Yosemite Raccoon Project
Managing human-wildlife incidents dominates the attention and resources of many wildlife management programs. National Parks in the United States have a long history with human-wildlife interactions and conflicts. Improvements in communication with visitors, food-storage infrastructure, regulation enforcement, and the management of habituated and food-conditioned animals have led to decreases in human-wildlife conflicts. Yosemite National Park is well known for its history of human-bear conflicts but in the Yosemite Valley portion of Yosemite National Park, conflicts with raccoons now outnumber those with black bears. Like bears, raccoons pose a risk of property damage and injury to humans, but they also pose a risk of zoonotic disease transmission and a risk of predation to species of conservation concern.
To better understand the behavior and ecology of Yosemite Valley raccoons and to inform future management efforts aimed at reducing these potential negative outcomes, we collaborated with Yosemite National Park to evaluate the influence of anthropogenic food availability on raccoon space use using global positioning system tracking collars. We collected a mean (SD) of 555 (349) locations on 11 raccoons (7M, 4F) between December 2016 and May 2018 and developed a resource selection model to evaluate selection by raccoons within their home ranges in Yosemite Valley.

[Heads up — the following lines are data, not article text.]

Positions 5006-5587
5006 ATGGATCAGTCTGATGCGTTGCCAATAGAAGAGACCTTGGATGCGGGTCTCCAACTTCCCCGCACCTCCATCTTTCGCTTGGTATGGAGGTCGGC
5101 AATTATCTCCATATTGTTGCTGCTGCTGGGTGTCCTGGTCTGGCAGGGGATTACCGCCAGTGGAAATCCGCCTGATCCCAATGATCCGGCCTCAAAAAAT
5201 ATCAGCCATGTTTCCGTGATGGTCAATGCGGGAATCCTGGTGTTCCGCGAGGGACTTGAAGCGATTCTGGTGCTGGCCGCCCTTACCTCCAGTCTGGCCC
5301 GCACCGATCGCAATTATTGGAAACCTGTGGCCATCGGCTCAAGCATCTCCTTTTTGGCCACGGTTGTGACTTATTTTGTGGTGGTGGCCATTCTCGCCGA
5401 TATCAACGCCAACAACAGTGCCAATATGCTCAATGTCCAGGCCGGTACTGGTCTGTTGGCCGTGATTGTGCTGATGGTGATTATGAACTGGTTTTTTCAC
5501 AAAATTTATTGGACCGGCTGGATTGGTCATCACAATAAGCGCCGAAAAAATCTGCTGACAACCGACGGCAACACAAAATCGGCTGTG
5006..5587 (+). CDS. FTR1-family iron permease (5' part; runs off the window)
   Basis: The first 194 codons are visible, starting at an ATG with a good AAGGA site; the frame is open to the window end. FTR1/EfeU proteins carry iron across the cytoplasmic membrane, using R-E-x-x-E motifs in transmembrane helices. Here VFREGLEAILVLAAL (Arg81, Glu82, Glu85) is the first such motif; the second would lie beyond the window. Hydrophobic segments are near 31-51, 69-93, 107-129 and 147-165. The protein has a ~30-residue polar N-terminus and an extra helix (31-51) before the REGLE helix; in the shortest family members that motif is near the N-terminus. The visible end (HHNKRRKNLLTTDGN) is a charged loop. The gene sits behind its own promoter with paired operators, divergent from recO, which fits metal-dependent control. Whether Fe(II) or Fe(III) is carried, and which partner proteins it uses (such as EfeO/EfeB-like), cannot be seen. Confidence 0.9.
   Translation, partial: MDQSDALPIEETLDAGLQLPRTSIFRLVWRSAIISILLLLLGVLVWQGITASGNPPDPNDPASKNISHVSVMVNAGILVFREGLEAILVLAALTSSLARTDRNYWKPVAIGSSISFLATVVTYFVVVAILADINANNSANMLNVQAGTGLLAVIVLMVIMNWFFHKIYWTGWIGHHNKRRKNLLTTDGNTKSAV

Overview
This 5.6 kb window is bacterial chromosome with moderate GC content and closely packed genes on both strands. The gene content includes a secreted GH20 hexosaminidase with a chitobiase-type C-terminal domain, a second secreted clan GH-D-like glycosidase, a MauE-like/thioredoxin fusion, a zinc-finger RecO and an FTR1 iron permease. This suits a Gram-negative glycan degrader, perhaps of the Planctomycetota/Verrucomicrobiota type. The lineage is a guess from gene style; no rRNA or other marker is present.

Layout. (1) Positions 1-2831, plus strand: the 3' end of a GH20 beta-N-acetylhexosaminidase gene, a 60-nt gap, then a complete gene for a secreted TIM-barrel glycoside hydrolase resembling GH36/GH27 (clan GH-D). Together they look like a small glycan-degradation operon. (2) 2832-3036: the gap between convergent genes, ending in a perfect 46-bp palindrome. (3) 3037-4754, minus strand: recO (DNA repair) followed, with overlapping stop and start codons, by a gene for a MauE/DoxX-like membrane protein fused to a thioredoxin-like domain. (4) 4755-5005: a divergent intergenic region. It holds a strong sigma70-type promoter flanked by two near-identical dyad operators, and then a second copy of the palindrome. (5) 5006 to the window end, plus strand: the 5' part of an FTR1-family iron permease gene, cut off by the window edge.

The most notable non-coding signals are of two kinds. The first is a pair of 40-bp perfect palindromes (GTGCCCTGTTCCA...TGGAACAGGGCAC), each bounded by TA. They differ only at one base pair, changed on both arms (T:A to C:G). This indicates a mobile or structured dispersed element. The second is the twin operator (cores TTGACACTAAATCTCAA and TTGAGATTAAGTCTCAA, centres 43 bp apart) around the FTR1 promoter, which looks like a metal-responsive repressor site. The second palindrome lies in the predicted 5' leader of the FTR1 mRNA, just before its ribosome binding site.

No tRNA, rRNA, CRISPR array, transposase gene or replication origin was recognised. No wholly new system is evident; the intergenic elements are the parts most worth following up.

Raccoons were located more frequently in developed areas (i.e., areas with structures or other capital projects) of Yosemite Valley compared to undeveloped areas and showed a stronger selection pattern for developed areas where people gathered for consuming food (e.g., picnic areas, campgrounds). Leveraging the successful strategies for managing human-bear interactions and adapting management to accommodate the ecology and behaviors of raccoons and other species involved in human-wildlife conflict will offer a foundation for a holistic human-wildlife interaction program in our National Parks (Anderson et al. In Press).